Move scheduled to begin at 3 a.m. May 27
Beginning at 3 a.m. on Friday, May 27, the historic Leonard Reid house is scheduled to be relocated to city-owned property in North Sarasota, where it will become the first home for a new Sarasota African American cultural arts center, the City of Sarasota announced.
The house will be moved from 1435 Seventh St. in the Rosemary District to 2529 N. Orange Ave. in Newtown, a city news release says.
“The Leonard Reid house is named for the highly respected early pioneer who helped establish Sarasota’s first Black community, Overtown, now known as the Rosemary District,” the release explains. The single-story frame, vernacular style-house completed in 1926 won a local historical designation and is listed on the National Register of Historic Places, the release adds.
The house will be transported on a flatbed trailer along a 2.6-mile route, the release continues. That process is expected to take two hours. The move was scheduled to occur overnight, to mitigate traffic impacts, the release points out. Public safety officers were to be stationed along the route to coordinate traffic control, the release says.
The move will necessitate the temporary disassembling of traffic signal heads at the intersection of Dr. Martin Luther King, Jr. Way and North Orange Avenue, to accommodate the oversized load, the release notes.
On May 25, the city provided more details about the move. The route, that release says, will take the structure from Cohen Way to Ninth Street, from Ninth to Central Avenue, from Central to 10th Street, from 10th to Orange Avenue, from Orange to 12th Street, from 12th Street to U.S. 301, and from U.S. 301 to Dr. Martin Luther King Jr. Way.
“A fortunate confluence of events over two years led to this moment,” the earlier release continues.
The Leonard Reid house owner initiated a dialogue with city staff in 2020, expressing a desire to donate the historic structure to the city, the release points out. “Around the same time, in August 2020, the City Commission purchased a vacant lot at Orange Avenue and Dr. Martin Luther King. Jr. Way.”
“Meanwhile,” the release notes, “the Sarasota African American Cultural Coalition was looking for space in the city limits to establish a new cultural arts and history center.”
“Several key parts had to come together at just the right time for this to work and somehow they did,” said Mayor Erik Arroyo in the release. “This truly is an amazing partnership between the public, private and nonprofit sectors,” Arroyo added. “Because of the partnership, a beautiful historic structure is being preserved, and we’re about to see the much-anticipated launch of a Sarasota African American Cultural Center.”
In January 2021, the city entered into a cost-sharing agreement to move the Leonard Reid house to the recently acquired parcel in Newtown, the release points out. The owner of the house is responsible for expenses associated with the move, the release adds, while the city was responsible for paying to prepare the new site to receive the house, including clearing the property; constructing a foundation; and adding curbing, parking spaces, utilities and landscaping. The city also will be responsible for the necessary permitting fees, the release notes.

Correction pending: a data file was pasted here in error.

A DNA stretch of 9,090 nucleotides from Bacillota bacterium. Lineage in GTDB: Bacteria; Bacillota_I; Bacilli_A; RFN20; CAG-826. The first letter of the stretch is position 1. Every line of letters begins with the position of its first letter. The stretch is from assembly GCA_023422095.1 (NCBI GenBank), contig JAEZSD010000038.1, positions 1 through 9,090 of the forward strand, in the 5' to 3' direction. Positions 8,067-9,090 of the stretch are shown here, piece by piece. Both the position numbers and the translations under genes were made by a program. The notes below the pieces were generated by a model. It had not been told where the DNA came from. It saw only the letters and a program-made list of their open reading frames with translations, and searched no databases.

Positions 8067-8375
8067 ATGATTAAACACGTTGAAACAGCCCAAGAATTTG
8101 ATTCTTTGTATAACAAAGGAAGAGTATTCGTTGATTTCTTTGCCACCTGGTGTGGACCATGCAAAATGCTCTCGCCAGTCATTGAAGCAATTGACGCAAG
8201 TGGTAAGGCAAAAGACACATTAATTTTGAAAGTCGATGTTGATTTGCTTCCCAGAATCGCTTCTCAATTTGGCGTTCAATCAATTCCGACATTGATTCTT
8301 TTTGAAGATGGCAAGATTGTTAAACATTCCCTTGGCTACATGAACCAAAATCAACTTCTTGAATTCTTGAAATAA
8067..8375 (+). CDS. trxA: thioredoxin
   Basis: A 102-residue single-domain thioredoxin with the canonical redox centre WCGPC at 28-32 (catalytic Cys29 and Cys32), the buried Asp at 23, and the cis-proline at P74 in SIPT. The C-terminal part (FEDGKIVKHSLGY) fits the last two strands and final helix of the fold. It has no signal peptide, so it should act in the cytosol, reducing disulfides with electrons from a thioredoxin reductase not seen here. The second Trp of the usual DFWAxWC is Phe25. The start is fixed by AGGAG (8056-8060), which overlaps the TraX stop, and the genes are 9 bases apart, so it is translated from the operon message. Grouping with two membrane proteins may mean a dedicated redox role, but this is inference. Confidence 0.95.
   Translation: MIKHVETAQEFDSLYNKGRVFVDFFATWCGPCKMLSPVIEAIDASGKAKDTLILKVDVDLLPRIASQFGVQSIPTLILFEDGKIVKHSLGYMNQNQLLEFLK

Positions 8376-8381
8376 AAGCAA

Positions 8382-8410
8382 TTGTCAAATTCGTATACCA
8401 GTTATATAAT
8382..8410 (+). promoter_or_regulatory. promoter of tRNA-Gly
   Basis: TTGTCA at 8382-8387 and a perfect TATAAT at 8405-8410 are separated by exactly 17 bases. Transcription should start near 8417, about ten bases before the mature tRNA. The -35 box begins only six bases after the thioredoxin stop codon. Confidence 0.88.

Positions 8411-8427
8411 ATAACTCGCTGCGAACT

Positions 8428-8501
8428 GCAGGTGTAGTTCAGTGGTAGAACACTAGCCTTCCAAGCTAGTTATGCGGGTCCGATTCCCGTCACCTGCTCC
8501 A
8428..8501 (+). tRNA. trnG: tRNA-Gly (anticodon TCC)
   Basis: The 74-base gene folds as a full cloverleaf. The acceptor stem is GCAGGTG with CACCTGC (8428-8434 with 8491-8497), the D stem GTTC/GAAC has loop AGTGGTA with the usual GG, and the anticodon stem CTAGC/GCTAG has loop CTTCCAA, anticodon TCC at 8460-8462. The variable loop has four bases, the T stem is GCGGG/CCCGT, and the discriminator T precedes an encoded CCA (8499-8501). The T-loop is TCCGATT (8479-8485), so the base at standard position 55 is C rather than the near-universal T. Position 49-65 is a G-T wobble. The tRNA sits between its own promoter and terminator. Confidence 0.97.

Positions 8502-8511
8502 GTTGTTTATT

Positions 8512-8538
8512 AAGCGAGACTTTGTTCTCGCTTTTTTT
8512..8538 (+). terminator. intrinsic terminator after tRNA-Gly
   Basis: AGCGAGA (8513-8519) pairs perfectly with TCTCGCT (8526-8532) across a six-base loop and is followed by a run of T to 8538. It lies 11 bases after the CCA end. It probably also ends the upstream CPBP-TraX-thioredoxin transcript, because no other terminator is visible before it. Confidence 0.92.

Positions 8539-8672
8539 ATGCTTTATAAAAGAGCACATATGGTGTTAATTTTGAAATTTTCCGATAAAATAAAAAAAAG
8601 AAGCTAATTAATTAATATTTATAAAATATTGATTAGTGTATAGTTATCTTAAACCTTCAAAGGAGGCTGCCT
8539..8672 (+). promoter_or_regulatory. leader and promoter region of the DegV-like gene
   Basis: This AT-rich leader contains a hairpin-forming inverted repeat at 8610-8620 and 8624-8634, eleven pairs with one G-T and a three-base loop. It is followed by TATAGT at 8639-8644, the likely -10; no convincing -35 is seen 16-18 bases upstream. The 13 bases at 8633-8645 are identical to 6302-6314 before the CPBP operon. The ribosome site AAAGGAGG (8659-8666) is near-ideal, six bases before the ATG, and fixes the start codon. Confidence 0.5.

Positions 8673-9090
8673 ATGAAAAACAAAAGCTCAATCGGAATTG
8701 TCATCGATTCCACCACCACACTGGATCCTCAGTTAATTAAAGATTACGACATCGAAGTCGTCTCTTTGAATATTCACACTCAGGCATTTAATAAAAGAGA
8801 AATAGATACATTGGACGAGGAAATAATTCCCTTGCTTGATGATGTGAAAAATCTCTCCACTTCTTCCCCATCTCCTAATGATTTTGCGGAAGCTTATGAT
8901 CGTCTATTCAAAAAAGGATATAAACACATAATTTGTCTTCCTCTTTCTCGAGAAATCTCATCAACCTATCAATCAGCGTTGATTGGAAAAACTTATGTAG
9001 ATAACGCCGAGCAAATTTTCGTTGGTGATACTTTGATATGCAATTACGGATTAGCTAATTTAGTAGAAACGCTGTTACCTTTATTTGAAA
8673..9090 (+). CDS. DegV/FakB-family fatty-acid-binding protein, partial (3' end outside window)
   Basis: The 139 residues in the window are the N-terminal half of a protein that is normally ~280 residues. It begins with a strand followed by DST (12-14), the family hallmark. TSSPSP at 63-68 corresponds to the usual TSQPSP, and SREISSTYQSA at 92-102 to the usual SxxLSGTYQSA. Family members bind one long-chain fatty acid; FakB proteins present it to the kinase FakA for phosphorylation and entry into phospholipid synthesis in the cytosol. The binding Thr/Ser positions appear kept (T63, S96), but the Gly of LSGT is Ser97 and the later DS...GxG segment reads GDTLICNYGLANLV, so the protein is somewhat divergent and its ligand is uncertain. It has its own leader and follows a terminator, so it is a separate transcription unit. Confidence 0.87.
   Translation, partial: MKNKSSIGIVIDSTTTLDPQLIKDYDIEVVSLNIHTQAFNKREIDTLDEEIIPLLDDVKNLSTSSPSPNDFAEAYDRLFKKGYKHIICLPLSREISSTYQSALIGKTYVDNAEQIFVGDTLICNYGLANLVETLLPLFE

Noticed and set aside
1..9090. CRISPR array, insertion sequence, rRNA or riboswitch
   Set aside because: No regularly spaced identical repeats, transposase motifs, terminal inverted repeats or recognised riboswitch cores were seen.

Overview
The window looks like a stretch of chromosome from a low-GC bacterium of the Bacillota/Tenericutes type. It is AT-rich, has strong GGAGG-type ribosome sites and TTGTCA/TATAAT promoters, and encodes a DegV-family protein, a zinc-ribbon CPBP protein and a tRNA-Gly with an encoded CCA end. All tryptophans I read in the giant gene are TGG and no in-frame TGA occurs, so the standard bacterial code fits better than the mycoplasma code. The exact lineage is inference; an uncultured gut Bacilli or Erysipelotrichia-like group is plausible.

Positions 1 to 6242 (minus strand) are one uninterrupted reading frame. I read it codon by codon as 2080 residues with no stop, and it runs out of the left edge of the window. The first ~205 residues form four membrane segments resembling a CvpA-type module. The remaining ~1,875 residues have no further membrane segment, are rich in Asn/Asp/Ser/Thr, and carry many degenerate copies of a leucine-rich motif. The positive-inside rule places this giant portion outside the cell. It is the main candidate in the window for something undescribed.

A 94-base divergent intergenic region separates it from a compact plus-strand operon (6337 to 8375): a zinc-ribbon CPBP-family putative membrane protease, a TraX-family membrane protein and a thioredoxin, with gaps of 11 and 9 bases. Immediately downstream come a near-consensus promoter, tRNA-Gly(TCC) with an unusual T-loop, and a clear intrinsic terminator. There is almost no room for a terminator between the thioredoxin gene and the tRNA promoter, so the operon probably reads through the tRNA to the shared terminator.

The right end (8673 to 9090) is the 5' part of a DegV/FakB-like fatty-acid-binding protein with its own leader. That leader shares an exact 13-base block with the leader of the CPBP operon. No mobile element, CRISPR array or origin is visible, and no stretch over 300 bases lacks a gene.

The city will take ownership of the house upon its delivery to the new site, the release adds.
In January, the release points out, “the City Commission unanimously approved a lease with the Sarasota African American Cultural Coalition [SAACC],” so it can use the Leonard Reid house “as a cultural arts center to host lectures, programs and exhibits to promote history and education by bringing diverse individuals together.”
“The time has come for the Leonard Reid house to move to its new site where the Sarasota African American Cultural Coalition will open a new cultural institution in a location where residents are anxious to access the arts and practice cultural traditions,” said Vickie Oldham, SAACC president and CEO, in the release. “Our gratitude and appreciation to the City Commission for jumpstarting the history project and supporting the effort at every step.”
“The City is partnering to preserve this important structure and take a giant step toward fulfilling the SAACC’s goal of opening Sarasota’s very first African American cultural center,” said Stevie Freeman-Montes, the city’s governmental relations manager, in the release. “The house will be open for all to come together and learn about the events, culture, and contributions of our historic Black community to the Sarasota we see today, all in the very house where one of Overtown’s most beloved pioneers lived,” she added in the release.
“Leonard Reid was considered the ‘right hand man’ to Sarasota’s first mayor,” the release points out. Reid lived much of his life in the house with his wife and their two daughters, Ethel Reid Hayes and Viola Reid, “who also contributed greatly to the community,” the release continues.
“Both women were educated in Sarasota and went on to obtain higher educations,” noted Cliff Smith, senior planner with the city’s historic preservation program, in the release. “They spent most of their adult lives teaching in Sarasota schools and investing in children,” the release adds.
“The Reid family residence is a special place where books were handed out to Overtown’s children and the family’s parrot perched in its cage on the screened porch talked to passersby,” said Oldham in the release. “The house will be loved and cared for just as the Reid family loved and cared for us.”